The Kurds want to avoid such an outcome, which is one reason they are, once again, going back to Damascus. They previously held talks with the regime last summer but those did not lead to any agreement.
Syrian Kurdish leader Sipan Hemo went to Damascus last month where he, according to Asharq al-Awsat, offered to hand over the international border areas currently under Kurdish control back to the central government.
When Turkey invaded Rojava's northwestern Afrin enclave, its smallest and most isolated region, in early 2018, the Kurds called on the regime to send troops to take the border with Turkey and halt the invasion. While Damascus did send a small force, the so-called Popular Forces paramilitary, it failed to make any discernible difference to the battle's outcome.
Furthermore, the regime had wanted the Kurds to hand over the entire region to prevent Turkey from conquering it, something the Kurds were unwilling to do.
Hemo also went to Moscow where he, again reportedly, urged the Russians to put forward their draft constitution for the country, since it includes provisions for "greater administrative freedoms" and linguistic rights for Kurds, two rights both Assad dictators consistently denied them for decades.
"Reaching a solution between our autonomous administration and the Syrian government is inevitable because our areas are part of Syria," said Redur Khalil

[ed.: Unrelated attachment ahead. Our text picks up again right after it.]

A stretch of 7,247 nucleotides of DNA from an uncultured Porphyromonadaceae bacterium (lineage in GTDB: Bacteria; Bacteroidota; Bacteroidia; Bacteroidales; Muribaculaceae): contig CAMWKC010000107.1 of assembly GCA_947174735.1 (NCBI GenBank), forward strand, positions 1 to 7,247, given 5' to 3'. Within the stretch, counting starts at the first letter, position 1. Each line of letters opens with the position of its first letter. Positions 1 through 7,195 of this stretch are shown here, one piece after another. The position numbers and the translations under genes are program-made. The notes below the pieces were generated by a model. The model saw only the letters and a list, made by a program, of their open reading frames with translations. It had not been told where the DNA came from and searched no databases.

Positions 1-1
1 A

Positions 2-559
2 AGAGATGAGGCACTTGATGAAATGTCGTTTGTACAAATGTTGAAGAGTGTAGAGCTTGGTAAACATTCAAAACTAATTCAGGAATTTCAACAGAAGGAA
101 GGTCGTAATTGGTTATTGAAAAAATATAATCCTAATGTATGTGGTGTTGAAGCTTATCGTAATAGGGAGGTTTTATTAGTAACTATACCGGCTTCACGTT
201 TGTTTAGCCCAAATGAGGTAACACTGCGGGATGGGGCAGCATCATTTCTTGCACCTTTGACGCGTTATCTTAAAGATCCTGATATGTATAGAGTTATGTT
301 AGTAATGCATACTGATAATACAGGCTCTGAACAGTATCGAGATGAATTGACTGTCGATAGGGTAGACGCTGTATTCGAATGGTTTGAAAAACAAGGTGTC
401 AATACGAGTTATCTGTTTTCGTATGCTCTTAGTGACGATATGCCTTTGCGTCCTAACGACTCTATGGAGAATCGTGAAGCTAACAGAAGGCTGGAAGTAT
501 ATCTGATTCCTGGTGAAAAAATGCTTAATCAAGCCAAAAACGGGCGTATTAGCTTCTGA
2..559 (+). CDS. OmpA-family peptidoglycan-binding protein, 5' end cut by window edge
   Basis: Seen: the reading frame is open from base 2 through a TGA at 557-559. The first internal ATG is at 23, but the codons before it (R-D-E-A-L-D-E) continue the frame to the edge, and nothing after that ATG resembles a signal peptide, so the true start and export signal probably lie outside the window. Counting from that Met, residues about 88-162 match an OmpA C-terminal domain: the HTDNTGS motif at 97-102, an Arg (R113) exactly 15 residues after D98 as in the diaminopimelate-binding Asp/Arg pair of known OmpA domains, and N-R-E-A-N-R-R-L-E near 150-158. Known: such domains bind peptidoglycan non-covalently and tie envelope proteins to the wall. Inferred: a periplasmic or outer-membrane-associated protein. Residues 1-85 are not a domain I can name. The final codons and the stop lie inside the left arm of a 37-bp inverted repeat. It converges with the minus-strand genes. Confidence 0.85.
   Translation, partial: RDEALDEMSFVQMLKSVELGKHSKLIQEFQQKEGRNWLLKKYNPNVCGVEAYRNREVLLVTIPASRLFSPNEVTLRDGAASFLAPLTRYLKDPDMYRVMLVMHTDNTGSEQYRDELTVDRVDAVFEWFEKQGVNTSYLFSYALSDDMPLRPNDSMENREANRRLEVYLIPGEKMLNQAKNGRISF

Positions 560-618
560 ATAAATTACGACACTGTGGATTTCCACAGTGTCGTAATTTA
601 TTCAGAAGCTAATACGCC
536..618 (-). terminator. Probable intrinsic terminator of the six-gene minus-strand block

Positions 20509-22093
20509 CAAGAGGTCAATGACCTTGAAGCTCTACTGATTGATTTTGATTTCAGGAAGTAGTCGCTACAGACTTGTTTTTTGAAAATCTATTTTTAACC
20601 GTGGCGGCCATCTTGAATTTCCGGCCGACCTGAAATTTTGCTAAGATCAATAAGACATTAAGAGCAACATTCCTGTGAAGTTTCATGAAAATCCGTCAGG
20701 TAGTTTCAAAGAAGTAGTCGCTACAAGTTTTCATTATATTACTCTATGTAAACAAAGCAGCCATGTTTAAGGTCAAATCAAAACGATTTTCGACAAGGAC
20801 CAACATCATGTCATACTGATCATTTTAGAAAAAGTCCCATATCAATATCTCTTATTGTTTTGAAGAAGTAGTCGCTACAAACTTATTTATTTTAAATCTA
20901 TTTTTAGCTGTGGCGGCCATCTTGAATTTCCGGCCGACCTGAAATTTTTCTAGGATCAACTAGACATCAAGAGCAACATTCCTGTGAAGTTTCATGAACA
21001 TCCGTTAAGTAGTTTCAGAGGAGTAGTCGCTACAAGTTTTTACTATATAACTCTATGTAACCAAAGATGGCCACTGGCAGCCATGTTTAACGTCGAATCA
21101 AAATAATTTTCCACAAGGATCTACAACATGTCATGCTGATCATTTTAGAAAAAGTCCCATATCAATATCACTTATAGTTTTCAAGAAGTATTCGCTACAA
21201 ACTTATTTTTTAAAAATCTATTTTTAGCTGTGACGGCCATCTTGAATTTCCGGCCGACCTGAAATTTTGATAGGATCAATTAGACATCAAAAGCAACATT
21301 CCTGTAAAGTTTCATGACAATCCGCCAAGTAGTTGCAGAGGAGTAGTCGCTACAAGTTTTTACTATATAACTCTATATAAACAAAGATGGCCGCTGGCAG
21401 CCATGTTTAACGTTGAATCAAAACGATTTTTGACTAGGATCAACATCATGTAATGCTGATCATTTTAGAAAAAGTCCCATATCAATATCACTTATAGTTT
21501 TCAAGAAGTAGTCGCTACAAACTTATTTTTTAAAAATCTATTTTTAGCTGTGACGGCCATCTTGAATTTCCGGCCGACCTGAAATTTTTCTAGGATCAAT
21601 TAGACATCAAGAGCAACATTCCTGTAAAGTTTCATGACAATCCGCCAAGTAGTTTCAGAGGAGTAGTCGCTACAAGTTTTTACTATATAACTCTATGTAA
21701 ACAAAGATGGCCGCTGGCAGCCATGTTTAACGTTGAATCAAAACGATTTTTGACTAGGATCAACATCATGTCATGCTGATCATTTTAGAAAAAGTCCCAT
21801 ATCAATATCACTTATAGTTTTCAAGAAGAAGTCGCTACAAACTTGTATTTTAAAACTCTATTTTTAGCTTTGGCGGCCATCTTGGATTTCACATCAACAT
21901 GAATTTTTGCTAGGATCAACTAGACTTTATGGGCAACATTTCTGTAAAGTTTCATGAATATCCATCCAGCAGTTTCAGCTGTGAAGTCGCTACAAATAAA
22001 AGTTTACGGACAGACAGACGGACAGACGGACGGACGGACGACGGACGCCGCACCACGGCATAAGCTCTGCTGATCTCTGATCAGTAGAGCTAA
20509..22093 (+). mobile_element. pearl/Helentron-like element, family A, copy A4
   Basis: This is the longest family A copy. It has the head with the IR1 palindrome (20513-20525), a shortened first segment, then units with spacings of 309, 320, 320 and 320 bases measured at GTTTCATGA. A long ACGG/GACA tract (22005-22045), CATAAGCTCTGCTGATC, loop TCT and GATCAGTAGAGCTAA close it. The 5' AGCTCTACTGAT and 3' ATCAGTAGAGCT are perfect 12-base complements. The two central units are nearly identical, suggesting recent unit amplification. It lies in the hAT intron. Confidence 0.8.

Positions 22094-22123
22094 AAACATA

, an SDF commander, underscoring the SDF's line that it seeks a federal Syria rather than a separate independent Kurdish state.
Khalil also said the SDF is open to having its forces incorporated into the Syrian Army. Such an arrangement could potentially result in the SDF becoming part of the Syrian state's federal forces while the provincial government institutions and police forces will still be run by the Kurds in their own regions. This would require substantial compromises by the Kurdish authorities in Qamishli and some concessions in return from the regime in Damascus.
Khalil suggested that Russia could play the role of guarantor in negotiations over these matters. While Moscow is the primary military backer of Damascus, and certainly not a benign mediator on Syria-related matters in general, it could nevertheless become an adequate guarantor since it wants to bring an end to the Syrian conflict. Overseeing a war between the regime and the Kurds would certainly not serve that goal for obvious reasons.
The SDF's current control of one-third of Syria gives it significant bargaining chips.
Talks between the SDF and Damascus over the future of Manbij are showing some "positive signs," according to Khalil, who added that a successful deal over Manbij could lead to successive agreements over the future status of other SDF-controlled regions.
The PYD and SDF are far from perfect, but their sacrifices were crucial for the destruction of the Islamic State caliphate in Syria and they have successfully maintained some of the most stable and secure regions in the Syrian conflict that have sheltered hundreds of thousands of innocent Syrian civilians.
For these reasons and more the very least they deserve is the right to manage their own affairs, something that would also doubtlessly bode well for the future stability of these parts of Syria.